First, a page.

“The North Face of the Heart” by Dolores Redondo, translated by Michael Meigs (Amazon Crossing, 475 pages, $ 24.95)
The human heart has four distinct chambers. Not so “The north face of the heart”. Dolores Redondo’s atmospheric new thriller is multifaceted and layered, driving a compelling search for a serial killer in the heart of a hurricane.
Fans of Redondo, one of Spain’s best-selling writers, know the brilliant detective Amaia Salazar well. Here, the author offers a prequel to his Baztan trilogy in a standalone origin story: Salazar is only 25 years old and is a deputy inspector of a Spanish provincial police force who has been invited to attend a series of law enforcement conferences in the United States.
During one of these lectures, Salazar learns of the existence of a serial killer, aka the composer, targeting families affected by natural disasters. Already on the FBI’s radar for a past case she solved in Spain, Salazar is chosen among students because of his unorthodox criticism of the current presentation – a trait that will become a future hallmark – to help l ‘investigation.
When this investigation takes the team to New Orleans on the eve of Hurricane Katrina, things unwind with the surge of high winds, alternately covering and revealing facts and fabrications as Salazar navigates a besieged city, the obtuse hierarchy of the FBI, experienced local police officers and a Cajun “healer”.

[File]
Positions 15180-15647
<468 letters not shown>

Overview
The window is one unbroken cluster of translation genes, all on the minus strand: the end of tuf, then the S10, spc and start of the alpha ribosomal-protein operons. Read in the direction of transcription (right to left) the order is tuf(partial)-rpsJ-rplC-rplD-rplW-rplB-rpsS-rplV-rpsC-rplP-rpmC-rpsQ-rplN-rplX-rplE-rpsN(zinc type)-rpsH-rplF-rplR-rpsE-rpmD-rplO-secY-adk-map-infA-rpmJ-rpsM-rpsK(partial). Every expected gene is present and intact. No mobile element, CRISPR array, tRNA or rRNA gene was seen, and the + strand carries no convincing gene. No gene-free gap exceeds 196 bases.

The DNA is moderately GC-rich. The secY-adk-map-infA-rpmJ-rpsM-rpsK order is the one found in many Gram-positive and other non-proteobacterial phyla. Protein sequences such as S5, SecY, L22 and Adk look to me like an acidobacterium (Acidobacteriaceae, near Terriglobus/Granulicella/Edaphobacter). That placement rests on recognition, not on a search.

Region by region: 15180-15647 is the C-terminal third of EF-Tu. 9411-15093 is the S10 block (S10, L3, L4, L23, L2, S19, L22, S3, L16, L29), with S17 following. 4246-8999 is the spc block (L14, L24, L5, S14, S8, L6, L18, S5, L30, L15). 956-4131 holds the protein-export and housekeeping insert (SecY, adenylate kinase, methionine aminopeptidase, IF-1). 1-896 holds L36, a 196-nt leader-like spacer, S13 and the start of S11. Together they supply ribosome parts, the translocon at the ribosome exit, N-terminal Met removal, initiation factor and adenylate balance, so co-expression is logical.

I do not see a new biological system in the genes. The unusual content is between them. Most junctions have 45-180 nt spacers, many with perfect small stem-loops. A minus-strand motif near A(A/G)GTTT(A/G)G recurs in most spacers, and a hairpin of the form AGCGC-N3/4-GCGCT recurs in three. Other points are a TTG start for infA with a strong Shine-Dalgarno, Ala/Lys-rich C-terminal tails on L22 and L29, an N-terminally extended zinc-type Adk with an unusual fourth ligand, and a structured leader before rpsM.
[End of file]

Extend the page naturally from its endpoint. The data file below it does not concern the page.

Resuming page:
Both out of her physical element and completely proficient at building the psychological profile of a killer, in this first story we see the young Inspector weathering the storms and temper tantrums of the department with Redondo providing a healthy dose of it. traumatic story of Salazar.
Much of the magic is in the author’s performances of New Orleans in 2005, just before the hurricane and killer were about to strike. Bet the composer – so named because a witness to an earlier murder saw him ‘waving his arms like someone conducting an orchestra’ – will strike in the wake of what is expected to be one of the natural disasters the most violent in the country is only a hurdle the elite team takes. It is on Salazar that we put a large part of the bet because it is she who is able to make connections that others cannot: the theatrical arm movements following a series of murders could reflect a service liturgical, and it is the inspector who offers the most convincing answer for the similarity of the victims chosen and such things as the orientation of the bodies after death.
The fact that much of his seeming clairvoyance comes at the cost of someone who has gone through horrific trauma does not go unnoticed by the team leader, FBI Agent Aloisius Dupree. It’s Dupree who acknowledges that Salazar’s intuition is inspired by the evils of his past, and the interaction between the two officers is brilliantly crafted by Redondo in a foreshadowing of the detective’s drive to True North.
For the uninitiated, “The North Face of the Heart” offers a deep dive into the Redondo series. For fans, exhuming ghosts from the past will flesh out the textured sleuth even further.